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MHT-CET : Physics Entrance Exam

MHT - CET : Physics - Thermionic Emission Page 1

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1.

Study of a Vacuum Diode

 

Thermionic Emission:

  • The emission of electrons from the surface of a metal, when it is heated to a high temperature, is called thermionic emission.

    The electrons, so emitted, are known as thermions.
  • The minimum energy required to liberate an electron from the metal surface is called the work function of that metal. For example, caesium has the lowest work function at W0 = 1.75 eV, tungsten has a work function of 4.55 eV.

 

 

2.

Diode: Construction and Working

 

 


The two electrodes:

  1. Cathode: Cathode is a metal cylinder coated with oxides of BaO or SrO, which surround the filament in the indirectly heated type of diodes. In the directly heated type of diodes, filament itself serves as a cathode. The cathode emits electrons when heated.
  2. Anode (or plate): It is a cylinder enclosing the cathode. It collects electrons.

 

 

3.

Diode Characteristics

 

The circuit diagram

Circuit used for studying the characteristic
curves of a vacuum diode

 

  1. Keeping filament current If constant, change in plate current (Ip), is observed when plate voltage (Vp) is steadily increased. (Plate characteristics)
  2. Step (i) is repeated for different constant values of If. i.e.If1, If2, If3 etc.

    The graphs representing these observations are shown below. These curves are known as static characteristics of diodes.

Study of Characteristics (Conclusions)

A fixed number of electrons are emitted per second by the cathode, when a constant current If is passed through the filament.

For a small plate voltage,

  • Only a few electrons reach the plate; Ip is small.
  • The remaining electrons gather between the cathode and the plate and form a cloud known as space charge.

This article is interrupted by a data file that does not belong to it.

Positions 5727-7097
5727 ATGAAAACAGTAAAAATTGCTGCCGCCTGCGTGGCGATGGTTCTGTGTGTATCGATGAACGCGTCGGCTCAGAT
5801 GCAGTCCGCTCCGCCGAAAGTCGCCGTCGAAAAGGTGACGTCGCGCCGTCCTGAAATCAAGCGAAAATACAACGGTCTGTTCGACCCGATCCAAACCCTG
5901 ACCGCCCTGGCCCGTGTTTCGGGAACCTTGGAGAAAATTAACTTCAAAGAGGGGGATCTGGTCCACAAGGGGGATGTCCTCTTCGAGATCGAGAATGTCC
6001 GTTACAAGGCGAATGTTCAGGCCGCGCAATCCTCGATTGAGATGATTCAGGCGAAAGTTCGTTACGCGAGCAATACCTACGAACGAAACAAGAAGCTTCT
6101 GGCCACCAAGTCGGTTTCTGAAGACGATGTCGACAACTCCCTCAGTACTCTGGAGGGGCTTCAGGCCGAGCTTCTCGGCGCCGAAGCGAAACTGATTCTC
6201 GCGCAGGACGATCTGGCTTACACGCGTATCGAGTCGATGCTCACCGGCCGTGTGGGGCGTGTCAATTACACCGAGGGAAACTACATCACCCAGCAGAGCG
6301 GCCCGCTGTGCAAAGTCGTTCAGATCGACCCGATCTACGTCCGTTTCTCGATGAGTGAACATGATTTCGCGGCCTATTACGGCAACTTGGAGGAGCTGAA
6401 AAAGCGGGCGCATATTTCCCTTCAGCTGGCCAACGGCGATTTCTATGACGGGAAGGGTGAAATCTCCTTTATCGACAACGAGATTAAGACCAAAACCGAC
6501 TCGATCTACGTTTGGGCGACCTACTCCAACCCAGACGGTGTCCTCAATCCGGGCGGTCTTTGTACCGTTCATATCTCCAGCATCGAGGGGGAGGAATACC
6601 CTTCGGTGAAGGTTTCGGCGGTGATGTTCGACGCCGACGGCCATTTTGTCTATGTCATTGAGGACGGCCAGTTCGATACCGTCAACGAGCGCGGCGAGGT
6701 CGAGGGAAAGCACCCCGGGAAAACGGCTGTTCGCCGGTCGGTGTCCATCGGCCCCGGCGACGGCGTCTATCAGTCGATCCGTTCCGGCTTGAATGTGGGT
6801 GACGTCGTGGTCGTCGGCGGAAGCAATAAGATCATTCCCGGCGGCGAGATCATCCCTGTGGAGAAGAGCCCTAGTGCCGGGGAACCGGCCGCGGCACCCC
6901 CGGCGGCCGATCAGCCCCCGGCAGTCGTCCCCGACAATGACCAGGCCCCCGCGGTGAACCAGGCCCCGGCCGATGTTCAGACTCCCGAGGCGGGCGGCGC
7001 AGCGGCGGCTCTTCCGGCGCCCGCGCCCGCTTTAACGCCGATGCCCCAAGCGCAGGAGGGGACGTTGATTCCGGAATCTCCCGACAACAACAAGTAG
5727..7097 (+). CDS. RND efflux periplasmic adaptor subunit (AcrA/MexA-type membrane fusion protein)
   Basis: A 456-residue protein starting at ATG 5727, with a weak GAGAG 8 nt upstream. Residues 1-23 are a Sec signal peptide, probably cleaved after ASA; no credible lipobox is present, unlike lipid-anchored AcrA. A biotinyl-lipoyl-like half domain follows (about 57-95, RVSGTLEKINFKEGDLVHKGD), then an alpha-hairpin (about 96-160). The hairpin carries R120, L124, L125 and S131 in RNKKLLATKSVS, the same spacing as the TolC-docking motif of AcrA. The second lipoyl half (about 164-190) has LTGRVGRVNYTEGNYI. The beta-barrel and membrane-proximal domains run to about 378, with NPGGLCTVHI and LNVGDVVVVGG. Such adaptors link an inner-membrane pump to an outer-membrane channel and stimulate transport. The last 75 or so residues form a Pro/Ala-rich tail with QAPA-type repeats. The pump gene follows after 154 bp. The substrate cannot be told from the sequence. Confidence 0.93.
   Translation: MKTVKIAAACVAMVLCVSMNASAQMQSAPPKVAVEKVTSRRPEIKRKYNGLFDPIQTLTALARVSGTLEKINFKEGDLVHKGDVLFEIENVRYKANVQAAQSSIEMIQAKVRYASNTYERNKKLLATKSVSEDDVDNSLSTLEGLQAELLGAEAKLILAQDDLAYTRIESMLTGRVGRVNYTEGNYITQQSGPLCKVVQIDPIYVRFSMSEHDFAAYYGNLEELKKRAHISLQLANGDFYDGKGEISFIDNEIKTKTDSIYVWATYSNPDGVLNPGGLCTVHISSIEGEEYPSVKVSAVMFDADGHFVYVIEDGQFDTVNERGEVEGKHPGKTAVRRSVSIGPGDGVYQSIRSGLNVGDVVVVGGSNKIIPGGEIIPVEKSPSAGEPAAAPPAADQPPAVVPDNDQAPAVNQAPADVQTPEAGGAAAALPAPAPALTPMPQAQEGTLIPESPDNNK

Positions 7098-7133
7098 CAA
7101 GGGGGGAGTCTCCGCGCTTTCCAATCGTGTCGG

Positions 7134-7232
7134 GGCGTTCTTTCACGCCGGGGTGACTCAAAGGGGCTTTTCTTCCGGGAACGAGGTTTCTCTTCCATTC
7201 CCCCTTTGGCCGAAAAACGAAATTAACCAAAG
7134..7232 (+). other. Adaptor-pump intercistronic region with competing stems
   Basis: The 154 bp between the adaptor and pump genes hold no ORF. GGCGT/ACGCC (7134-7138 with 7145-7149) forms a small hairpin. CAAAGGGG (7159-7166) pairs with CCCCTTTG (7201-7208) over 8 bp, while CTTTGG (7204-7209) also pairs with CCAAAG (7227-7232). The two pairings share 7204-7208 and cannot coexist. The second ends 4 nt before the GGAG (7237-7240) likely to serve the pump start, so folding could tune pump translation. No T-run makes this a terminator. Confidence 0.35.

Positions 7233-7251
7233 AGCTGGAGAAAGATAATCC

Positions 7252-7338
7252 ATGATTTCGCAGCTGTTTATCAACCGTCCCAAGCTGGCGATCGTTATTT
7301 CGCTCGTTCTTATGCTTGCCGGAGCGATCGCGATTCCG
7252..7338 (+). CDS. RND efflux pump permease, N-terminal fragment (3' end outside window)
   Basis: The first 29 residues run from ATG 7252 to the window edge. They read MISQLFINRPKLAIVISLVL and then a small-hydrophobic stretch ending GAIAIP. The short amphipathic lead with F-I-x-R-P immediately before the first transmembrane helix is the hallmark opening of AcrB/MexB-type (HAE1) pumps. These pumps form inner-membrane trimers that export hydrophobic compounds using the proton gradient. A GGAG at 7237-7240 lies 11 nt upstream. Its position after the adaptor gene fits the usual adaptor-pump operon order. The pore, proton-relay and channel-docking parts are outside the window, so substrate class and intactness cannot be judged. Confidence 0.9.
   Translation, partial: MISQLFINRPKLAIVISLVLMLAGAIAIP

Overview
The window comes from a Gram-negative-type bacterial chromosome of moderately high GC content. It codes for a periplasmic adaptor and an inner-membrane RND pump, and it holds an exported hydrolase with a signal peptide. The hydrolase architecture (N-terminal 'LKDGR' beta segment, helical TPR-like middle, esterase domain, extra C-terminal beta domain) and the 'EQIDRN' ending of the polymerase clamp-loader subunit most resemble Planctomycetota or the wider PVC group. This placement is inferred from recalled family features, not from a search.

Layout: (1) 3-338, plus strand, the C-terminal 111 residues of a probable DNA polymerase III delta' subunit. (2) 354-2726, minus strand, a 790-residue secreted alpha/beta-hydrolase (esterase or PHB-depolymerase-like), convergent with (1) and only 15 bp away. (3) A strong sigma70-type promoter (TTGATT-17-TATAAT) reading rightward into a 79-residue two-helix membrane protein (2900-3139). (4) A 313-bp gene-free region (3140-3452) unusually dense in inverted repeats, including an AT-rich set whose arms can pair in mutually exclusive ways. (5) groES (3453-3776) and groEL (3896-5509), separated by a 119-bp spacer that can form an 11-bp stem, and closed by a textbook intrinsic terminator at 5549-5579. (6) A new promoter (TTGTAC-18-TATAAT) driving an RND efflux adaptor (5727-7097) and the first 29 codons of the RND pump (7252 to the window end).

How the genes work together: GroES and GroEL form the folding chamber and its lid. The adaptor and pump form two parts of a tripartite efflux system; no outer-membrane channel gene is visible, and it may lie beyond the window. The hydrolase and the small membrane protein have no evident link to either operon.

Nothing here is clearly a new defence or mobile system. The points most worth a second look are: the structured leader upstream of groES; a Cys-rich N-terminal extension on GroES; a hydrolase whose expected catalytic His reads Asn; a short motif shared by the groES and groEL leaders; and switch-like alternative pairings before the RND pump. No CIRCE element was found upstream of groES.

Space Charge

    In a vacuum diode, the heated cathode emits electrons. These electrons are attracted by the plate when it is at a positive potential with respect to the cathode. If the plate is at zero potential or if its potential is slightly positive, the electrons are not attracted by the plate as soon as they are emitted. In other words, the rate at which the electrons are attracted by the plate is less than the rate at which they are emitted by the cathode. The excess number of electrons remain in the space between the cathode and the plate, forming a cloud of electrons. This electron cloud is called the space charge.

    This negatively charged electron cloud repels the electrons emitted by the cathode and prevents them from reaching the plate. Therefore, the plate current decreases still further.

    Remember
    1. The number of electrons emitted from the cathode depends upon the temperature of the cathode.
    2. Temperature of the cathode depends on the filament (heater) current.
    3. Higher the temperature, more is the number of electrons emitted.
    4. The potential of a plate with respect to cathode does not affect the rate of emission, but the number of electrons reaching the plate depends upon the potential.
    5. Plate current flows in the diode only when the plate is made positive w.r.t. cathode. No current can flow when the plate is negative w.r.t. cathode.
    6. Electron current flow within a diode takes place only from cathode to the plate. This is known as unidirectional conduction.

When plate voltage is increased,

  • The number of electrons reaching the plate increases.
  • Finally, a stage is reached where
    rate of emission of electrons by the cathode = rate of collection of electrons by the plate.
  • Now, the plate current reaches its maximum value known as the saturation current.

Diode is a "Valve": If plate of the diode is given a negative voltage with respect to the cathode, it repels electrons emitted by the cathode, hence the plate current is zero. Thus, current flow through a diode is unidirectional. Diode becomes conducting element only when plate is at positive potential. Hence, the diode is called a valve.

Conducting mode

Non-conducting mode

 

 

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